Jacqueline Pretty – IG Markets – CFD Trading
One strategy for predicting price movements is the golden cross, which occurs when a short-term moving average crosses a longer-term moving average.
Moving averages are indicators that measure the average price movement of a stock, index, commodity or currency pair over time. When a short-term moving average crosses above a long-term moving average, this confirms upward momentum. If the short-term moving average crosses below, it confirms downward momentum.
If we look at a chart of the AUD/USD forex pair from October 20 to October 22, 2011, we can see the pair ranging between 1.02 and 1.028. Then, late on October 21, the pair nearly rose to 1.032.
So how do traders know whether the pair is really breaking out of the range, or whether it will fall again?
This is where the golden cross comes in. The AUD/USD price is charted alongside the 20-day and 50-day moving averages (in green and grey respectively). At 9:30pm on October 21 we can see the two meet, and by 10:15pm the 20-day moving average had crossed above the 50-day moving average, a confirmation of upward momentum.
This would be the signal to enter a long trade, so you open a long position on one contract of the AUD/USD at 1.02600.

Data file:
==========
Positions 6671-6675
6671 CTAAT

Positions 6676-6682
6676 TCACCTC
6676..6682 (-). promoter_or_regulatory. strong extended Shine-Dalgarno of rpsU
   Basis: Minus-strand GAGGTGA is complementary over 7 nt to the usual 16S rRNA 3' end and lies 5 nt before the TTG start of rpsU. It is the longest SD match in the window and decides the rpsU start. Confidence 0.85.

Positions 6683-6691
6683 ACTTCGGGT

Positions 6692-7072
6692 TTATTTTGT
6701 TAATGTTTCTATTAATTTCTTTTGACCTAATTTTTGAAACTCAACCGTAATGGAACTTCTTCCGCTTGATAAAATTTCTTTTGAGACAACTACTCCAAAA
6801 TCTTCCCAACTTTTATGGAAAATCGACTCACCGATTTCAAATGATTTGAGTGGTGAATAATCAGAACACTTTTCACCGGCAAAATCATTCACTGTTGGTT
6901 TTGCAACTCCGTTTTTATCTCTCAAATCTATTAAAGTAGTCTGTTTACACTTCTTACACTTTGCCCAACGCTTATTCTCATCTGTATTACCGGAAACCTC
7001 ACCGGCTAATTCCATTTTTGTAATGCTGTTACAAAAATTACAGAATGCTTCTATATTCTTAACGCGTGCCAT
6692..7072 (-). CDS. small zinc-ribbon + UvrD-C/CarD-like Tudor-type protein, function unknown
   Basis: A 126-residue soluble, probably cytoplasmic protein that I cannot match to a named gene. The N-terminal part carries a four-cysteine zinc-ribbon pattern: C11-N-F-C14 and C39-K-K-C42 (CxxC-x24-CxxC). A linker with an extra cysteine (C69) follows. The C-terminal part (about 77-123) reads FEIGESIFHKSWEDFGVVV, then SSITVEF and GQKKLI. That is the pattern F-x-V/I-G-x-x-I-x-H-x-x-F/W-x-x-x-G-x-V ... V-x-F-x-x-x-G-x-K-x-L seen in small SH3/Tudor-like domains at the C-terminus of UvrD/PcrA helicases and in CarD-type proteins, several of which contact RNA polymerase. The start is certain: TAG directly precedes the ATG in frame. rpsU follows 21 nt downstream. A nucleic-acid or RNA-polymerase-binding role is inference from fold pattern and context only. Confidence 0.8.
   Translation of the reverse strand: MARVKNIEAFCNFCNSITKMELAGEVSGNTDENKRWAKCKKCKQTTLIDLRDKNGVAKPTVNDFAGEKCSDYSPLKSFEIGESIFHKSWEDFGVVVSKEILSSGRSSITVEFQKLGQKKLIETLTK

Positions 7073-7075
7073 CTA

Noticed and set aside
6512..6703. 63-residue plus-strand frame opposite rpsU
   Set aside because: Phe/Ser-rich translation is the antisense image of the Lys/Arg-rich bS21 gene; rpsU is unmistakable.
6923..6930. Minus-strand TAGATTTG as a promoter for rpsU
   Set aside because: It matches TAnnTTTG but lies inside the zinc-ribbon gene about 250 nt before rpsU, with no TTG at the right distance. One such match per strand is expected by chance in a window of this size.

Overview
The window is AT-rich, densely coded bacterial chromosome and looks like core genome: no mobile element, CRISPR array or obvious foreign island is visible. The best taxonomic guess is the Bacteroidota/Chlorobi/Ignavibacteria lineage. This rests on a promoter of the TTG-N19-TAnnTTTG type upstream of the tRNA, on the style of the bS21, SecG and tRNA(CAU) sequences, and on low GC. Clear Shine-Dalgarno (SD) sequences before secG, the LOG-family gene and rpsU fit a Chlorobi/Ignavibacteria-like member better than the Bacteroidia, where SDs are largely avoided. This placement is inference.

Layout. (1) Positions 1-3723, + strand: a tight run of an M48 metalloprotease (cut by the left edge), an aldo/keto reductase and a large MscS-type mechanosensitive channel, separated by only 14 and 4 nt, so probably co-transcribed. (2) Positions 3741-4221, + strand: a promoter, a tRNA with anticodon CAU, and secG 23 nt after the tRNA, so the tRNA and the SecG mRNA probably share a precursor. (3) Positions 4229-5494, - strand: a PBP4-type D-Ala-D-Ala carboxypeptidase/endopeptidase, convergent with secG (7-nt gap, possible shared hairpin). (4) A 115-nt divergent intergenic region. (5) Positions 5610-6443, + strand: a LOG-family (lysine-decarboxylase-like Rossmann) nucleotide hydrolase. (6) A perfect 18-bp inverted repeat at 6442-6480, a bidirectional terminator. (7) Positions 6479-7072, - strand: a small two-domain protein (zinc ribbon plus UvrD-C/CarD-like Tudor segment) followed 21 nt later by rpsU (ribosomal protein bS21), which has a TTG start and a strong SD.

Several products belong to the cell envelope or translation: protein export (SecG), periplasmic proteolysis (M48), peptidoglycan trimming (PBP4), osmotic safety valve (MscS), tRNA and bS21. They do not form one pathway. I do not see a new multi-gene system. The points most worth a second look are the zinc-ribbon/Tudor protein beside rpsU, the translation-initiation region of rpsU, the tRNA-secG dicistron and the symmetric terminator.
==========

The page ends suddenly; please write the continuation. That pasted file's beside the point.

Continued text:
A good way to exit this trade would be to set a trailing stop – as the golden cross confirms existing trends, the signal that the AUD/USD has started trending down would not occur until after it had already turned. For this example, let’s say you set a trailing stop at 65 pips from your entry price.
This means that whenever the AUD/USD rises, your stop will rise. If the AUD/USD falls, your trailing stop will remain at the most favourable price, thus locking in your profits should the forex pair continue falling.
The AUD/USD hit a high of 1.05008 at 4am on October 25, and your stop was triggered at 1.04358 at 5pm. The four-day trade made a profit of USD1,758 (1.04358 – 1.026000 = 0.01758), excluding the dealing spread, overnight financing, and other charges.
Golden crosses can be a good addition to any trading strategy – as they confirm existing trends, and therefore may increase the chance of making a profit.
However, because the method signal established trends rather than warning of impending trends, it can result in traders entering trends late. In the longer-term chart, we can see the AUD/USD falling from 1.03538 on October 19 to 1.01474 in less than 24 hours, but the 20-day moving average didn’t cross over the 50-day average until this trend had ended. Making the moving averages shorter-term (such as 7-days and 14-days) will result in earlier signals, but it will also result in more false signals.
This strategy becomes much more effective when used with other technical indicators, such as support and resistance. In the previous example, a number of golden crosses occurred within the support and resistance range, and none of these led to a strong trend. In contrast, the golden cross occurred that at the same time as a breakout of resistance resulted in a 240 pip movement.
*As CFDs are a geared product, CFD providers offer a range of risk management tools such as trailing stops, guaranteed stop losses and limit orders. Risk management tools can vary from provider to provider.
This article was written by Jacqueline Pretty – IG Markets – CFD Trading
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